7. Let it sit for a further 3 to 7 minutes (see note below), to taste.
  8. When you’re ready, gently depress the plunger until it’s just on top of the coffee bed. Don’t squish it down.
  9. Empty the water from your serving vessel(s) and decant your coffee. This will keep it warm but stop the brewing process.

The suggested steep time is a pretty broad range, we know. Four minutes total brew time is what most people recommend, but leaving the coffee to sit for longer not only draws out more flavour, it allows the slurry to settle, yielding a smoother cup. (Don’t worry about it going cold. Filter-style coffee tastes sweeter as it loses temperature.)

Got grit? Espro brewers use a second filter that’s much finer than the average French press filter – allowing full extraction without sediment transferring to your cup.

Moka pot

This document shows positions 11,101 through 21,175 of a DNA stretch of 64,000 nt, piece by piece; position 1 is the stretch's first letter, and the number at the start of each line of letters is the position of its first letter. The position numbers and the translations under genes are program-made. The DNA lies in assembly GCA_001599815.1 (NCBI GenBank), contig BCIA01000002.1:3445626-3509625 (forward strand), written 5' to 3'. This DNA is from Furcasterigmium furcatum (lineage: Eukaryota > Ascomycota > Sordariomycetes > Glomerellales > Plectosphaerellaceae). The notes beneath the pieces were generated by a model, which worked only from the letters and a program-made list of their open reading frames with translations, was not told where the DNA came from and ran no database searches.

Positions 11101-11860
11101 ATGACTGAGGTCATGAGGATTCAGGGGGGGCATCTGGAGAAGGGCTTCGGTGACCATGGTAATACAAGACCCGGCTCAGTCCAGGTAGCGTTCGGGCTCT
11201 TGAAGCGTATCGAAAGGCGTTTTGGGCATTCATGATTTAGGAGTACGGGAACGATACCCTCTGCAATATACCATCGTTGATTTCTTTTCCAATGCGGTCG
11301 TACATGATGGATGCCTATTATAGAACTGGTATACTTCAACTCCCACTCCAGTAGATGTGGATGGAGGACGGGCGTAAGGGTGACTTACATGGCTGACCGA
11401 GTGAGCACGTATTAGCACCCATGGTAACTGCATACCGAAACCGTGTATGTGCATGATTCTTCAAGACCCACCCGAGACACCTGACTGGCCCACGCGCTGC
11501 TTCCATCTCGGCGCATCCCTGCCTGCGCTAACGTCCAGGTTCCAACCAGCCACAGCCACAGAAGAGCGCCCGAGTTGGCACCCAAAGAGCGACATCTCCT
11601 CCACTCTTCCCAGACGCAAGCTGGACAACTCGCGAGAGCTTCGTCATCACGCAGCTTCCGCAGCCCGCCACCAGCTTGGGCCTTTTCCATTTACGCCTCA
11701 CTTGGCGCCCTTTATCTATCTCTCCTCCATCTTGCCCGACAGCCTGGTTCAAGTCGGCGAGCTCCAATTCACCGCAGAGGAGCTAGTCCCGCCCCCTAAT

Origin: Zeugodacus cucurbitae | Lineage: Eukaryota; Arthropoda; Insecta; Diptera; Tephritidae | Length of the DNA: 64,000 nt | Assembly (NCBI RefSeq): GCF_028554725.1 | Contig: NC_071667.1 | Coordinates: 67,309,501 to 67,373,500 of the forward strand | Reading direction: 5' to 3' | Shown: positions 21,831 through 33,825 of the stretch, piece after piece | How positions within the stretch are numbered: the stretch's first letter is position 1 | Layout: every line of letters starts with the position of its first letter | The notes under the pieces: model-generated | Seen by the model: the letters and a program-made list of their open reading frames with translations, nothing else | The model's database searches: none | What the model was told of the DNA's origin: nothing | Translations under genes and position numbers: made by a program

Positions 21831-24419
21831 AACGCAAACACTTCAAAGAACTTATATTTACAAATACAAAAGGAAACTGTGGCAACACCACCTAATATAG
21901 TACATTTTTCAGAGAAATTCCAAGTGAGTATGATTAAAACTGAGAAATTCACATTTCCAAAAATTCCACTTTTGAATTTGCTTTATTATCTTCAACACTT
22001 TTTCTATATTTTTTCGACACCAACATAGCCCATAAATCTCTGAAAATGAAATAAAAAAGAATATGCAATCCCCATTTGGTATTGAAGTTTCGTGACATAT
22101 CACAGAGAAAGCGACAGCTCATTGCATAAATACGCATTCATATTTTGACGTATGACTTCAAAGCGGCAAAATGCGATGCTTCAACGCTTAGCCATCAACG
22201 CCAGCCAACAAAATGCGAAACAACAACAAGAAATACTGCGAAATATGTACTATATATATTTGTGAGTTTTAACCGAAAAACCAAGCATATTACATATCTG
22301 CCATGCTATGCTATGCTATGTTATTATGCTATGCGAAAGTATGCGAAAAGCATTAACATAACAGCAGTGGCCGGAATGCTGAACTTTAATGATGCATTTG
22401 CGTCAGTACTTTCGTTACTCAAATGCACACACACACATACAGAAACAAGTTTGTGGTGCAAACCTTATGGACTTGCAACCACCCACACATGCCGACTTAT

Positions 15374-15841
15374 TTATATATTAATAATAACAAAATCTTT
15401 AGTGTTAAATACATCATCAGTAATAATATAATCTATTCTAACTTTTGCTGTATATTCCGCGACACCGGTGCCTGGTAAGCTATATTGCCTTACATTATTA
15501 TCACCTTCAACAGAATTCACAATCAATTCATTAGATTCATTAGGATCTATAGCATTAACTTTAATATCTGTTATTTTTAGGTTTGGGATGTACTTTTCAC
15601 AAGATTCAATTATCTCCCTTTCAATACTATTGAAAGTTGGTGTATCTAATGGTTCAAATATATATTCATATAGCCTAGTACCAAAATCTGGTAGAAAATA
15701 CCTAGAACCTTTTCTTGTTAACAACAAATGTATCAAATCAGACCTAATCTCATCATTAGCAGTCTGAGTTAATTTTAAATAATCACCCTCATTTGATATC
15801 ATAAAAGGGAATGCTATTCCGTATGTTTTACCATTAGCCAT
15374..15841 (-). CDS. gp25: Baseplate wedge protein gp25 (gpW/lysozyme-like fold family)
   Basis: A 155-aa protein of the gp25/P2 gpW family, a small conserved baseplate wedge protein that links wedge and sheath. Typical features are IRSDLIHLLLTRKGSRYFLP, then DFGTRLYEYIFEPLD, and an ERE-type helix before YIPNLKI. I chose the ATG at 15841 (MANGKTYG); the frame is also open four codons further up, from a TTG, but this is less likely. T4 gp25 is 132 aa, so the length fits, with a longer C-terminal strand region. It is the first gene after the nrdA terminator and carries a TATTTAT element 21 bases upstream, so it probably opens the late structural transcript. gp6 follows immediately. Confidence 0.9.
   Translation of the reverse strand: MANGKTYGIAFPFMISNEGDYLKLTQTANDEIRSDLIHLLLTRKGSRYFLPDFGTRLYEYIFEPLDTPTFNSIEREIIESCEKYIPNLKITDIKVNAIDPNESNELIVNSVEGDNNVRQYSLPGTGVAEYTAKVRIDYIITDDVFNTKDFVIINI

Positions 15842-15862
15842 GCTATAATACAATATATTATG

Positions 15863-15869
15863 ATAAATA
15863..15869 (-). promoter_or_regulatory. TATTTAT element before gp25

This is as close as you’ll get to espresso coffee without splurging on something that plugs in. Moka pots and stovetops brew under the pressure of boiling water and deliver a ballsy, concentrated coffee “shot” – often served with milk or more hot water. Unfortunately, they have a pretty daggy reputation – your nonna probably used one – for producing a watery, bitter-tasting “hot brown drink” only vaguely reminiscent of coffee. But they can be delicious, if you pay attention to the details. Don’t grind too fine or allow the pot to over-brew, and make sure to wash it thoroughly after each use.

Moka pots and stovetops come in a range of sizes and styles, from the classic to the ridiculous. Some even have inbuilt milk frothers so you don’t have to forego your morning cappuccino.

Method
Coffee: Check your pot’s instructions for how much coffee to use.
Grind: Medium-fine, 4–6 out of 10